You know how people always say to keep the doors open in case opportunity comes a-knockin'? I believe this 100%. People will also say things like "When one door closes, another opens." To this I say, "Hear hear!" It's always important to seek out open doors, and if they won't open of their own accord, we can feel free to do whatever it takes to open them ourselves. I believe that we should always look for the open doors in life because what lies behind them is often more wonderful and glorious than we could have imagined.
Except for when it's more beneficial and important to close the door. And by this I mean, when we're faced with a big decision, or when we're dealing with an issue in our lives, it can help immensely to close the door and go inside to feel and hear what our gut is saying. Outside the door there can be many well-meaning family members, friends, colleagues, acquaintances, and even strangers, who will offer their unsolicited advice to "help" us in our times of indecision and need. And by well-meaning I mean serving their own interests and trying to get us to do what will benefit them the most. The things that these people tend to say can usually be classified as mean, nasty, selfish, self-serving, and cruel. In those cases we have every right to close the door on them and their uninvited comments. We can shut out the noise and the hubbub and look within for the answer. Our gut always knows best, we just need to be quiet and alone enough to hear it.
In one particular situation with regard to taking the next step in a relationship, I had to make a very important decision. Everyone, and I mean everyone had an opinion about what I should do. (And in some cases, what I simply had to do or else I would never be happy. These people felt that there really wasn't a choice involved at all.) I can remember very clearly standing in my apartment, looking at the front door which led directly to the outside. The door was closed and I was alone. I sat down, closed my eyes and pictured the closed door. I then pictured what it would be like with just me, living my life, here in my apartment, without anyone else's opinions or diatribes living here with me. It felt nice. Quiet. Peaceful. Content. Then I pictured having my boyfriend here in the apartment with me. The front door is closed. No well-meaning people are giving us their opinions on what we should be doing. He's sitting next to me on the couch with his arm around me. How did I feel? Elated. Exuberant. Overwhelmingly happy, along with Quiet, Peaceful, and Content. I realized in that moment that no matter what anyone else thought of me or told me about myself, THIS WAS MY LIFE, NOT THEIRS! And it wasn't until I consciously closed the door on all of them that I was able to truly realize that.
What does your life look like when the door to the outside is closed? How do you want to be spending your time? Whom do you want in there with you, if anyone?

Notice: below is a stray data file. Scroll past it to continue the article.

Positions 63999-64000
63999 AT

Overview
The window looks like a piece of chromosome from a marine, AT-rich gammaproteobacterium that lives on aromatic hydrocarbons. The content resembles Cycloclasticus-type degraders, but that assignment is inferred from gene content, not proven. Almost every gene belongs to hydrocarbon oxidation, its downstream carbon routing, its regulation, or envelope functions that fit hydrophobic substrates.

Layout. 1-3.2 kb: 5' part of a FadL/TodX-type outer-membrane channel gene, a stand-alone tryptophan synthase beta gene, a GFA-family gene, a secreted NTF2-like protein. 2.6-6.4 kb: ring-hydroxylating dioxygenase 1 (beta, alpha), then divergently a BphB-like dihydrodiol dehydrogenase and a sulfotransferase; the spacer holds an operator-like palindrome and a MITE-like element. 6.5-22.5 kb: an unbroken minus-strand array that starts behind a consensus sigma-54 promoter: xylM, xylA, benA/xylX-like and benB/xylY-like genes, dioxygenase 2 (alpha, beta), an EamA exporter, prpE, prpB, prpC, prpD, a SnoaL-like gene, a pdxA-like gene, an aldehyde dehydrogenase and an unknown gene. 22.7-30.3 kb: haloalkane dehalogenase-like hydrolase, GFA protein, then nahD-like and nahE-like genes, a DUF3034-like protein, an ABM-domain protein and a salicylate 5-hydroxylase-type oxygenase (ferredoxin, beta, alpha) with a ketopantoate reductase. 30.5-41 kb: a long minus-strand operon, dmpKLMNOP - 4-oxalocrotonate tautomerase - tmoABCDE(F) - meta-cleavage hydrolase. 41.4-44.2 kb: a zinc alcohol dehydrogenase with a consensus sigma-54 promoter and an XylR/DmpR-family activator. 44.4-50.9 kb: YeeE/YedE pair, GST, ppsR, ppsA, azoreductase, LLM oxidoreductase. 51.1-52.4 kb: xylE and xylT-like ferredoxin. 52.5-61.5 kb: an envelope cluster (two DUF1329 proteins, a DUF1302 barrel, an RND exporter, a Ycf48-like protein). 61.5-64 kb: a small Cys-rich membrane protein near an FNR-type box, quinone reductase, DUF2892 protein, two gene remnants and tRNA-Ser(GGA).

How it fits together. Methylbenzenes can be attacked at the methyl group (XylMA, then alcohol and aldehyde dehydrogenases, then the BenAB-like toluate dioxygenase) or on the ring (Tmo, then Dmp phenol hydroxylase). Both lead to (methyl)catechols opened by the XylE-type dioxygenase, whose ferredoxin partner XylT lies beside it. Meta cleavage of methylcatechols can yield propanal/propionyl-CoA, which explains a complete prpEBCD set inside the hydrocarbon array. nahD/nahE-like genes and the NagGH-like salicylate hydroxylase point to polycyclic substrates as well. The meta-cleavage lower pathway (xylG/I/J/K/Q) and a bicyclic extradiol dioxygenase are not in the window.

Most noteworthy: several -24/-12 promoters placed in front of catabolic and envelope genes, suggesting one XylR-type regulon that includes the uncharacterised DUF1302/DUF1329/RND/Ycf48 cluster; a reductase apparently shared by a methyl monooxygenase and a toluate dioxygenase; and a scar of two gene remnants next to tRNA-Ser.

This "closing the door on the outside world" concept applies to any decision, be it a business venture, a creative endeavor, or a personal lifestyle choice. As Steve Jobs famously said:
"Your time is limited, so don't waste it living someone else's life. Don't be trapped by dogma - which is living with the results of other people's thinking. Don't let the noise of others' opinions drown out your own inner voice. And most important, have the courage to follow your heart and intuition."
Don't waste it living someone else's life. We all know in our hearts what we want to do, it's when we close the door on our own thoughts and feelings by putting stock to other people's opinions that we become shaky and indecisive. And who the heck are these people who are trying to influence us anyway? Do we trust their opinions? Are they worth our time to invest in what they are saying?
Truthfully, usually not. I spent time with a relative's coworker once when I was on a visit and this person did not know me nor my boyfriend (who became my husband, see above). This stranger to me had her very limited viewpoints of what was right and proper and acceptable in her world according to her terms. Anyone who strayed from those opinions was wrong and she wasted no time in telling me so. Why did she feel the need to do that? What difference did it make to her how I was living my life and who I was dating? We should have been completely inconsequential to her but she felt the overwhelming need to voice her disdain for us and our relationship. Luckily I chose not to take her comments to heart, and to this day I have no idea why she felt so strongly about putting us down. But I recently learned what happened to this woman: embroiled in a bitter divorce with 2 young kids, the second one brought about in a futile attempt to save the marriage. Her "perfect" world came crashing down around her and she got a new perspective on how things that she thought were a given actually weren't. A great example of how karma is real and doesn't discern.
All this to say, yes, by all means, go through every door that is opened to you. But don't be afraid to close the ones that are getting in your way.